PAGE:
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PA, UNRWA Pass the Hat Around at UNGA

The Palestinian Authority and UNRWA took advantage of the UN General Assembly to ask donor nations to cover budget shortfalls.
By Maayana Miskin
First Publish: 9/24/2009, 10:58 PM

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The Palestinian Authority and the United Nations Relief and Works Agency (UNRWA) took advantage of the UN General Assembly this week to ask donor nations to cover budget shortfalls. As of Thursday evening the PA had successfully raised $400 million, while UNRWA was still seeking funds.

As the General Assembly began, PA leaders informed donor nations that they were facing a budget deficit of hundreds of millions of dollars. PA Prime Minister Salam Fayyad announced Thursday that the donors had pledged to cover the spending gap within the next four months.

Many of the countries that gave to cover the shortfall were among those that pledged $4 billion in support in late 2007, and gave billions more following the Israeli Cast Lead counterterror offensive in Gaza in early 2009.

The $400 million deficit was anticipated despite a sharp increase in foreign aid to the PA over the past decade.

UNRWA Pleads for Aid
The PA also benefits from UNRWA, which provides aid to more than 1.7 million PA Arabs in Judea, Samaria and Gaza who are recognized as “refugees.” The UN defines any descendent of an Arab who fled Israel during the 1948 War of Independence as a refugee, regardless of their financial situation or citizenship.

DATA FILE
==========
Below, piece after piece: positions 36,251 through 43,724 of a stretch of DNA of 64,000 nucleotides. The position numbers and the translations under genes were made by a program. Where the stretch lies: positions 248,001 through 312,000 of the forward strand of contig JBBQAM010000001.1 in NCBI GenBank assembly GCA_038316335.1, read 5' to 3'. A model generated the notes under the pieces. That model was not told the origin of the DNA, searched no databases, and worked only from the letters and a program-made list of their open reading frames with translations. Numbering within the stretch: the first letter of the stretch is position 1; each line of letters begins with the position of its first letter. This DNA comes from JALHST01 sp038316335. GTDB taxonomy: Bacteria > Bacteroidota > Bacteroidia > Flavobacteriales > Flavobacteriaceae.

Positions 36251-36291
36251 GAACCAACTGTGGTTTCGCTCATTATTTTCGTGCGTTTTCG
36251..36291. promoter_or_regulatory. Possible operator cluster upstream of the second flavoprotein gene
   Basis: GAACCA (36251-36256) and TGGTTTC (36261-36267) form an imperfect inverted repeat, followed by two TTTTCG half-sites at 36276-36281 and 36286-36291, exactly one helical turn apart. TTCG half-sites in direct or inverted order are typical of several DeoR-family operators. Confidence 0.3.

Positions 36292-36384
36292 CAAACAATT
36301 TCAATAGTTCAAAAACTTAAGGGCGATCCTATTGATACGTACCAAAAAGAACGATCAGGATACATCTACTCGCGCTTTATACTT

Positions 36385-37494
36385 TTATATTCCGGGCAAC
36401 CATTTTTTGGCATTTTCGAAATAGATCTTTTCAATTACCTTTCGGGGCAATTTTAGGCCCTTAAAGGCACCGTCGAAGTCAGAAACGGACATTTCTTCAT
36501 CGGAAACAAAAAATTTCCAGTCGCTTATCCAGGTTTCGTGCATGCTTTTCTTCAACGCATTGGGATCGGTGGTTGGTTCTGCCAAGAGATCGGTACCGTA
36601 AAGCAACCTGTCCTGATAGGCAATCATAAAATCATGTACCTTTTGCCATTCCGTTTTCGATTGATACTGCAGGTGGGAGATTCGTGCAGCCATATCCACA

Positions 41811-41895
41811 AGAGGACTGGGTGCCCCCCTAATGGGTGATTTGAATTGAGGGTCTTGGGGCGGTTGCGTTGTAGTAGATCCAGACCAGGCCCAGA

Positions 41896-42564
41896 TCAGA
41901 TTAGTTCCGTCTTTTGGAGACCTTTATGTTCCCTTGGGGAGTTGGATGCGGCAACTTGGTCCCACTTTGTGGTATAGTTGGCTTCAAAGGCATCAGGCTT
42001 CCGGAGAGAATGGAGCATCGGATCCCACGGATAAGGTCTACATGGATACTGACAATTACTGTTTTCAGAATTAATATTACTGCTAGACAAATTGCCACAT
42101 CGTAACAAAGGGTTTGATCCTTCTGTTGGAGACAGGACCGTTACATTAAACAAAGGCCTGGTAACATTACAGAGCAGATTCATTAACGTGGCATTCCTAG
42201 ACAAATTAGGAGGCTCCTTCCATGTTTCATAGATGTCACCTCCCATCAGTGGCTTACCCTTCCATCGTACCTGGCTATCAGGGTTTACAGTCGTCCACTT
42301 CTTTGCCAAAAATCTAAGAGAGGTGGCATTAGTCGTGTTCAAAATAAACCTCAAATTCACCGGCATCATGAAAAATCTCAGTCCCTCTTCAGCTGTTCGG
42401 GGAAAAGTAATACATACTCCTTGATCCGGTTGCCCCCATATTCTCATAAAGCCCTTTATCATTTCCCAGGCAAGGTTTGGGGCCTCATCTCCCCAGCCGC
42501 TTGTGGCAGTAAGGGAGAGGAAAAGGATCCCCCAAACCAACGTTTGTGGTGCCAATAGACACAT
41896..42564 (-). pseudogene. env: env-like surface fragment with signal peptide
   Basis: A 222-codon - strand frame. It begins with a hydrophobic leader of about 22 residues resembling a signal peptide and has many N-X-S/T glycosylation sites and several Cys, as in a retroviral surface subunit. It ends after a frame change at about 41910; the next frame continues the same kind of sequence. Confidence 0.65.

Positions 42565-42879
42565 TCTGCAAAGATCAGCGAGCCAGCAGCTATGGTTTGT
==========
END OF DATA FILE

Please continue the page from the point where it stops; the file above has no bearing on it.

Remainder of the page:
The agency recognizes a total of more than 4.67 million people in Jordan, Lebanon, Syria, Judea, Samaria and Gaza as “refugees.” Refugees receive food, health services, and education from UNRWA, and many live in UNRWA housing as well. In recent years, the agency has reportedly begun providing aid for impoverished non-refugees in Gaza as well.

UNRWA marked its 60th year of operation on Thursday with a plea for funding. The agency is “faced by a serious deficit,” said Commissioner-General Karen Abu Zayd.

UNRWA is set to receive approximately 40 percent – $186.9 million – of the UN's extra-budgetary increase designated for all refugees worldwide. However, the “refugee” population is growing faster than the agency's budget, officials say, leaving the UN struggling to continue to provide services.